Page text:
In my research on the Great Depression I became convinced that sticky nominal hourly wages and government attempts to prop up wages were both factors that contributed to high unemployment.
Unemployment in Spain has now reached levels comparable to America during the Great Depression; 23% of the workforce is idle, and the rate is heading still higher. This made me wonder what was wrong with the Spanish labor market. Why weren’t wages adjusting to restore equilibrium?
Here’s The Economist:
Germany may have pursued wage restraint, but that is no easy route to prosperity. Indeed, dual labour markets are more likely to have the opposite effect. Permanent workers fearlessly seek higher wages, confident that job losses will fall first on temporary workers. Soaring Spanish unemployment has produced little wage moderation. During 2009 the pay of permanent workers rose by 4% in real terms.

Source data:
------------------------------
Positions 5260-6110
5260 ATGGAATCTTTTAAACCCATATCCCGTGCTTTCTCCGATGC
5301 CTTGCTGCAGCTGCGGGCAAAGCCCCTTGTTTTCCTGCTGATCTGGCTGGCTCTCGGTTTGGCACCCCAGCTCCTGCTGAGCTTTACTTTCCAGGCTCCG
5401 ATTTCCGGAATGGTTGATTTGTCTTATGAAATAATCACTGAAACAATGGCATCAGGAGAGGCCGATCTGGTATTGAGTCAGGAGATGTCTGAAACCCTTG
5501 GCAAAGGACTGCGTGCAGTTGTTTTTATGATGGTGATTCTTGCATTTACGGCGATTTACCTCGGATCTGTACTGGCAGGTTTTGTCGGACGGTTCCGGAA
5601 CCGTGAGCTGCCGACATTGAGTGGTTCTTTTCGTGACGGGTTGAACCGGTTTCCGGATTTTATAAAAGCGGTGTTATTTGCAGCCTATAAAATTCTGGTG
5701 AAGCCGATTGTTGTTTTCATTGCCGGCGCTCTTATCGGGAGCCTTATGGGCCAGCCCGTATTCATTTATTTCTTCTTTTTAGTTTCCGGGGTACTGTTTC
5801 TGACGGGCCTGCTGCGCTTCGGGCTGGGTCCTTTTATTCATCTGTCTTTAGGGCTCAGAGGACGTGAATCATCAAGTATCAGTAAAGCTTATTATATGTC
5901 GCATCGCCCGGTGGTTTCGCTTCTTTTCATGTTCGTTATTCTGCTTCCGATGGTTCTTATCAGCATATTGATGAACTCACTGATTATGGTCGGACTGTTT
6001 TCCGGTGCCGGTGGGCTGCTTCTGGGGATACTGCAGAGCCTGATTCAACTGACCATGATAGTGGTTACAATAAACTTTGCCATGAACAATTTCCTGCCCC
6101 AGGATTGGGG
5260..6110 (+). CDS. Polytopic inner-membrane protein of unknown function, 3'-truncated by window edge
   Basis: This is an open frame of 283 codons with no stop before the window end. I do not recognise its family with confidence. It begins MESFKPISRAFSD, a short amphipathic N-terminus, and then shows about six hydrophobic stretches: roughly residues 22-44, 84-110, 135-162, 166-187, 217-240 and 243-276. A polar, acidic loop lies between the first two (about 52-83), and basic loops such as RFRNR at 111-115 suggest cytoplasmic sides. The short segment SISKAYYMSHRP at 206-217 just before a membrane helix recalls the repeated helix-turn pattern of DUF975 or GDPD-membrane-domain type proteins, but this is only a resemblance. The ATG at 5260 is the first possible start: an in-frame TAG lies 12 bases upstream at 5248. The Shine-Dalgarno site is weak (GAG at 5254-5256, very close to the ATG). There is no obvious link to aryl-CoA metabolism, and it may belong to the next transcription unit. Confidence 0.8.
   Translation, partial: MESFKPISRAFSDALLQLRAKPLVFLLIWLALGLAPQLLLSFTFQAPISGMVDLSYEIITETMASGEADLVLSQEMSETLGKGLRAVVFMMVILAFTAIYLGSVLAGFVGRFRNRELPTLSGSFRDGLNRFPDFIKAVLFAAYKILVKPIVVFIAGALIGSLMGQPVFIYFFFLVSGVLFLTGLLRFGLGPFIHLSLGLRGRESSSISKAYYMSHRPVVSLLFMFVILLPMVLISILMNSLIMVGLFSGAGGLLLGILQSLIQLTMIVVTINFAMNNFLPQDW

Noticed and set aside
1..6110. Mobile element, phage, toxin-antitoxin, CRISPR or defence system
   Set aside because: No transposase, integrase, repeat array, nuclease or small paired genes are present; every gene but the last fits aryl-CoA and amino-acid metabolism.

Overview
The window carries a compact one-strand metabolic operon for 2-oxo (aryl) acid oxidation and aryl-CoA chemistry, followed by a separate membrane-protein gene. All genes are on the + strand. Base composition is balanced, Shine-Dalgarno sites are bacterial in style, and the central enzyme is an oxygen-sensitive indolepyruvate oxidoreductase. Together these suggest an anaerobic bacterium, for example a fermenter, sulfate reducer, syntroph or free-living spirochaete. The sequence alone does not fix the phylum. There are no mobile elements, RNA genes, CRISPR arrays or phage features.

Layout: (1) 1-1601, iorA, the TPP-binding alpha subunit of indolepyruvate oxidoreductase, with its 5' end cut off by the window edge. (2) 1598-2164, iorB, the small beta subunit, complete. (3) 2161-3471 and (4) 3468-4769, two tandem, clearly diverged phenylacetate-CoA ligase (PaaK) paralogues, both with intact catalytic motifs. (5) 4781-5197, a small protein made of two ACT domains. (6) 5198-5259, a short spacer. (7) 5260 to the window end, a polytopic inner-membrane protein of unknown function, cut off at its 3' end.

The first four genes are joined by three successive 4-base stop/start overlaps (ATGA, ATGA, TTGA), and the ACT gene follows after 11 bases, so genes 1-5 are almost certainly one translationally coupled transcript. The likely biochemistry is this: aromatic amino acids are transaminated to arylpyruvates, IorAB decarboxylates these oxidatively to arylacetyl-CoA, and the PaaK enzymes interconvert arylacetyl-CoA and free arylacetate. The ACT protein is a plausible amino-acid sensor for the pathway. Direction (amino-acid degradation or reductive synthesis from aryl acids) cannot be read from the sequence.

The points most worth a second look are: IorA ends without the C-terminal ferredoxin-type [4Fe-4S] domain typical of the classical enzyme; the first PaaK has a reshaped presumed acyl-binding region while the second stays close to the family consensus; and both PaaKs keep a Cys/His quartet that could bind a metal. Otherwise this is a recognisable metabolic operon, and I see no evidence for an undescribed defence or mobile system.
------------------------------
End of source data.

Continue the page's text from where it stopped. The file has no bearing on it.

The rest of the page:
And attractive as the German model is now, across decades American jobless rates are tough to match. The Anglo-Saxon preference for little or no employment protection may be the most effective at herding workers from declining industries to growing ones, driving job creation and innovation. Dyspeptic bond markets are now pushing Spain and others towards reforms that make it easier and cheaper to lay off workers again. Not before time.
So what should we blame; the ECB or Spanish labor laws? The correct answer is both.